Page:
A SURVEY OF COMPOSITIONS FOR BASS BY BASSISTS (1764-2007)
Wagner, Julie Christine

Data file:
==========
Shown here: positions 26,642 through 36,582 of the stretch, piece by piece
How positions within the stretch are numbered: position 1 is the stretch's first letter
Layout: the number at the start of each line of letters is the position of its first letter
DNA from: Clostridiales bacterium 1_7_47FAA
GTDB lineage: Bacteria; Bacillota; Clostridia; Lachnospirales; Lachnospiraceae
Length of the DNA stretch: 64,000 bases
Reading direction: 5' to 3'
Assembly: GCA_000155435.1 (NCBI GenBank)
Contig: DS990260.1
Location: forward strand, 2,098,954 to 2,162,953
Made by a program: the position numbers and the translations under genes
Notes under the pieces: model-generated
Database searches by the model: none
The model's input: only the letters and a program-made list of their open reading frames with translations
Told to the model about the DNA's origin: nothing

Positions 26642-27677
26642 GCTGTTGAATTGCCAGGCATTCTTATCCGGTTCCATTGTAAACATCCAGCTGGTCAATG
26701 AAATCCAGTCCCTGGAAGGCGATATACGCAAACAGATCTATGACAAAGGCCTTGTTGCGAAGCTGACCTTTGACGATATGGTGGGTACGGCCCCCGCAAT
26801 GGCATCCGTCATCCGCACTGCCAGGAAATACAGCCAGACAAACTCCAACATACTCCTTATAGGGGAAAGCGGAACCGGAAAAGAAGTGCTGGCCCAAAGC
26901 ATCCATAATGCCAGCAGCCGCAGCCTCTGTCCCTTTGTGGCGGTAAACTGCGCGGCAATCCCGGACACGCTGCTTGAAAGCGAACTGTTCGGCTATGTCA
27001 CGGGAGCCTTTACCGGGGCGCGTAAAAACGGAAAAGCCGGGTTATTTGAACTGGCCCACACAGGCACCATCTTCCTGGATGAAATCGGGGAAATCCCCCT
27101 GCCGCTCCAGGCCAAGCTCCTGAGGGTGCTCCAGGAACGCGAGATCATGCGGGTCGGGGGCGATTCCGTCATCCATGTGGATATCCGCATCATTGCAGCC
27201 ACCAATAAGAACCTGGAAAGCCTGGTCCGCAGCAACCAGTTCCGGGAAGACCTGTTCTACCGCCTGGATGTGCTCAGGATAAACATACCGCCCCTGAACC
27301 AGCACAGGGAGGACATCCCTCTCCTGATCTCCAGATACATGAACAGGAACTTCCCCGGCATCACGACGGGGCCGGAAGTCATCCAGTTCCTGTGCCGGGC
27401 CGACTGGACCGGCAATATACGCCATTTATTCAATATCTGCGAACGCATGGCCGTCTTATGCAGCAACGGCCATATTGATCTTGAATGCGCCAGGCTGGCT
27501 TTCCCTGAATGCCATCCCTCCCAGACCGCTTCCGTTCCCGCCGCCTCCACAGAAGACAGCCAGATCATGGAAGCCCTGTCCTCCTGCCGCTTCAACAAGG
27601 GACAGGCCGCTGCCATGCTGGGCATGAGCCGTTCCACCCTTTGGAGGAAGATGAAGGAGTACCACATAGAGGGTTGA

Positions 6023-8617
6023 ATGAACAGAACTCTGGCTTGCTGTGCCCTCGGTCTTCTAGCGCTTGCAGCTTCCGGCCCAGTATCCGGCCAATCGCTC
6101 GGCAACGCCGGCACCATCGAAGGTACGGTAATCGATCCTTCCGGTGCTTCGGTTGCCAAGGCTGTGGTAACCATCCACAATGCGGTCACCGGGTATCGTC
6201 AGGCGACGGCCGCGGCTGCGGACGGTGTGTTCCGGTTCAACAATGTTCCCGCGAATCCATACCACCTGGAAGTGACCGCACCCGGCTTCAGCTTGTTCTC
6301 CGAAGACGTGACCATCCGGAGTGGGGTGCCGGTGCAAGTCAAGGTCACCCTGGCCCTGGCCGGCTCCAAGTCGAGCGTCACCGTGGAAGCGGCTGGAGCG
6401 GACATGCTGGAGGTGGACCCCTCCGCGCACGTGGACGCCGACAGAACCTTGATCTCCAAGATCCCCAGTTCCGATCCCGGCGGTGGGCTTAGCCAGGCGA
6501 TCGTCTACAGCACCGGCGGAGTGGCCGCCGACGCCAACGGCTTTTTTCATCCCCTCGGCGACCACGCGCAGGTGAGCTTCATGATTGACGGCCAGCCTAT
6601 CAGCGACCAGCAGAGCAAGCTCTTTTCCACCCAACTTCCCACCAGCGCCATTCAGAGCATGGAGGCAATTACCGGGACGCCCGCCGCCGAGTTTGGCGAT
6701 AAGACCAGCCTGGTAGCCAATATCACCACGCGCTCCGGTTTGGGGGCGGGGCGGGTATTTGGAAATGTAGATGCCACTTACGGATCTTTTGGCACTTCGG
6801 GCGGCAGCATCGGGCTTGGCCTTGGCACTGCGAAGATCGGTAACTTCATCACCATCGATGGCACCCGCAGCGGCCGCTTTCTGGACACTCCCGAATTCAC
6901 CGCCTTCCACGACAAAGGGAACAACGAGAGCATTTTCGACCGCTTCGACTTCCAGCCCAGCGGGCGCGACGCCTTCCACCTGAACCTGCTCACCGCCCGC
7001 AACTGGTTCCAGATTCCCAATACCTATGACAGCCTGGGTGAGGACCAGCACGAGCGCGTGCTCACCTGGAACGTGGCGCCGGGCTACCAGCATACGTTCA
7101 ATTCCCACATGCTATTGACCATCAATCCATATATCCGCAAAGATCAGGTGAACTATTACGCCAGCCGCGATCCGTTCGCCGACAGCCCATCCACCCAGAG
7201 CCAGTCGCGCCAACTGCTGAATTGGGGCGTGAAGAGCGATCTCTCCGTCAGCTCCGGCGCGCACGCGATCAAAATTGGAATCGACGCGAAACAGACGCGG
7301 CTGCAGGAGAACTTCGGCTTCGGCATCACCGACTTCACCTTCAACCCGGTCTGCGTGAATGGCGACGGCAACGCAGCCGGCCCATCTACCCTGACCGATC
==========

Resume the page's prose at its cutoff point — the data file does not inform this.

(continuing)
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In early musical eras, the double bass was primarily an accompanimental instrument, providing the backbone of the harmonic structure. As a solo instrument, the double bass was generally disregarded until the latter half of the eighteenth century. This eventually changed thanks to the contributions of rising double bass virtuosi. Not only were their techniques exceptional and unique in that era, but these virtuosi also composed pieces that would become cornerstones of the standard repertoire. By writing new pieces that highlighted their own superior techniques, virtuoso double bass players were able to set new standards to which double bass students and amateurs strived. Their compositions became so significant to double bassists because of the exciting new flourishes but also because they were written with knowledge of the instrument’s limitations and capabilities. From a historical standpoint, it is important to look closely at these pieces to see the advancement of the double bass. In a series of three recitals, I presented a survey of works written by bassists, from 1763 to 2007 that cast the bass in a variety of solo and chamber music settings. My intention in doing so was to trace the evolution of the literature for the bass as it progresses through time to help better understand the origins and permutations of the repertoire. Through the process of preparing and performing these recitals, I found that as bassists’ technical abilities increased, compositions became more technically challenging. Concurrently, as composers’ technical demands increased, the performer’s capabilities needed to rise to the challenge. I was interested to observe that although they composed in different eras and styles, the composers were all similarly motivated by the quest for new sounds and methods of expression.